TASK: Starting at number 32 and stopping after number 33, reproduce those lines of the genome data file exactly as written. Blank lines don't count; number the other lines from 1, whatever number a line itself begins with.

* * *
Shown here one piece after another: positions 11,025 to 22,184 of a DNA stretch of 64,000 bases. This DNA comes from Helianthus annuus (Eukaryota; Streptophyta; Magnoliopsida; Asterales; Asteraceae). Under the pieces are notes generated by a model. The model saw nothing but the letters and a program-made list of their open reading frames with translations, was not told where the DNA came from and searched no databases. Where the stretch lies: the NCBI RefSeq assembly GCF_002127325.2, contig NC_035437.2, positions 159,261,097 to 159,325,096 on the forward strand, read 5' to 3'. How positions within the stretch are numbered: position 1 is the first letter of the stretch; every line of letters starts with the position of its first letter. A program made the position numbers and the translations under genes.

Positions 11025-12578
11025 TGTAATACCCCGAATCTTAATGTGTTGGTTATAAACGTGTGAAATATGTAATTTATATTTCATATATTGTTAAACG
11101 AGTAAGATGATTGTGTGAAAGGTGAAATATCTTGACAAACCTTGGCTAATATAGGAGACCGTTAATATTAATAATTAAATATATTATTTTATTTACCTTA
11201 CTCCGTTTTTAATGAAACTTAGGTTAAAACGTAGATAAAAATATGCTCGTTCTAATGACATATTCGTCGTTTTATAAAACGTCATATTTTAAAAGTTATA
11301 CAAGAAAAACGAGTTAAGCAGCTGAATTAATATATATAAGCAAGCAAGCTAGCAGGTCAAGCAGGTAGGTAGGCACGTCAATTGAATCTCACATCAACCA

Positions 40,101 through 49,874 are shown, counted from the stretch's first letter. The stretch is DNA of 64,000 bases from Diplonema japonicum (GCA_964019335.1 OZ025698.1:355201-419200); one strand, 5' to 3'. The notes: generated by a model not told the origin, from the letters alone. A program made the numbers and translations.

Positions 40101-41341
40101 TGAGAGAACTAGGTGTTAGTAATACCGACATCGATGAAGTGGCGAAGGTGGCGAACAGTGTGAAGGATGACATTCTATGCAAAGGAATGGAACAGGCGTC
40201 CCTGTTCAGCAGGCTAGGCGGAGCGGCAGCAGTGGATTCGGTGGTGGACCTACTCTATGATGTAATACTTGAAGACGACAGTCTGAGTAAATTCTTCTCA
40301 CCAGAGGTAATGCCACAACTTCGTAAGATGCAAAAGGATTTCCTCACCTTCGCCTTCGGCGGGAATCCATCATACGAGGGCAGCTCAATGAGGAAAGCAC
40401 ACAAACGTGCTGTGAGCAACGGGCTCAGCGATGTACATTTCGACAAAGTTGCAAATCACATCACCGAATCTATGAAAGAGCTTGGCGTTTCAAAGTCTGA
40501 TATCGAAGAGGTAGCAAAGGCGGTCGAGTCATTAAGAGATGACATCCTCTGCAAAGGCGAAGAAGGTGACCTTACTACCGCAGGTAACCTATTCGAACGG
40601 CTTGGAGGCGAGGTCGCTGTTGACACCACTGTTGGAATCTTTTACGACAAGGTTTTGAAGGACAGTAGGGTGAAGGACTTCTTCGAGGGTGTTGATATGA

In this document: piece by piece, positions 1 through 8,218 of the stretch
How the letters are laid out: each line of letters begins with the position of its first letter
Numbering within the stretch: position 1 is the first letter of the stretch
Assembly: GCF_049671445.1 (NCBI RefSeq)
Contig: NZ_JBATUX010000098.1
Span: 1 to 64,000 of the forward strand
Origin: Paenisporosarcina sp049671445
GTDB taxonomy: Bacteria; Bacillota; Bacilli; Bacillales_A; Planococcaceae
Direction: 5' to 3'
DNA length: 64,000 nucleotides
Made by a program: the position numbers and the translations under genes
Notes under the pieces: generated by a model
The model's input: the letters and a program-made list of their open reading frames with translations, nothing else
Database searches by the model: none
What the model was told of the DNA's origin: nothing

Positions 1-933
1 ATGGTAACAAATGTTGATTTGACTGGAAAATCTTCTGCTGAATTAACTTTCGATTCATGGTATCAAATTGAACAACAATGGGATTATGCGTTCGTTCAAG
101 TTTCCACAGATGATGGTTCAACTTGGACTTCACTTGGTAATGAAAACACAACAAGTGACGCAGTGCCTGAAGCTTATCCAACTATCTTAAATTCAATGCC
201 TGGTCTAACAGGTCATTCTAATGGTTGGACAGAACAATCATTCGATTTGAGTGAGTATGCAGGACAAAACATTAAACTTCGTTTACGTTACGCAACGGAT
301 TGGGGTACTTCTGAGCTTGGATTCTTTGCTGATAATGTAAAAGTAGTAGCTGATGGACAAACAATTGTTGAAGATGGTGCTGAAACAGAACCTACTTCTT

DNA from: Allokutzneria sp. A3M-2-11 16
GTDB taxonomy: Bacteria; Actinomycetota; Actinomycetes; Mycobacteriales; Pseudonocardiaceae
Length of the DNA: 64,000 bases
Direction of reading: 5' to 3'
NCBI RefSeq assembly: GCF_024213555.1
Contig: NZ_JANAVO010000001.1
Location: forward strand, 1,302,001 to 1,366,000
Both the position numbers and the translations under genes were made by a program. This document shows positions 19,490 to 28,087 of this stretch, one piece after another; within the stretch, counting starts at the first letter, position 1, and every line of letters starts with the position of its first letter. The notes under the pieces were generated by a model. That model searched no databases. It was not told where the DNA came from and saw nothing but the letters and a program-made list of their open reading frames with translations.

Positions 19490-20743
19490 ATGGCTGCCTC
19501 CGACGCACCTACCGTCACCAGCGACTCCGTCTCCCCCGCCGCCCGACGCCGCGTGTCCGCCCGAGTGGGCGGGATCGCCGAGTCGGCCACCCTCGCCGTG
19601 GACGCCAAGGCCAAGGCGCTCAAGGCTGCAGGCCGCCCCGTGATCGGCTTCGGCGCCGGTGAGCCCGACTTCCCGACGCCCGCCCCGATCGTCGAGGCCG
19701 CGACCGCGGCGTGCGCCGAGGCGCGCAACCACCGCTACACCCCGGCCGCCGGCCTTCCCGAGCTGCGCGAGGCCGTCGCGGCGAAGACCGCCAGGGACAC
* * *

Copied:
101 TTTCCACAGATGATGGTTCAACTTGGACTTCACTTGGTAATGAAAACACAACAAGTGACGCAGTGCCTGAAGCTTATCCAACTATCTTAAATTCAATGCC
201 TGGTCTAACAGGTCATTCTAATGGTTGGACAGAACAATCATTCGATTTGAGTGAGTATGCAGGACAAAACATTAAACTTCGTTTACGTTACGCAACGGAT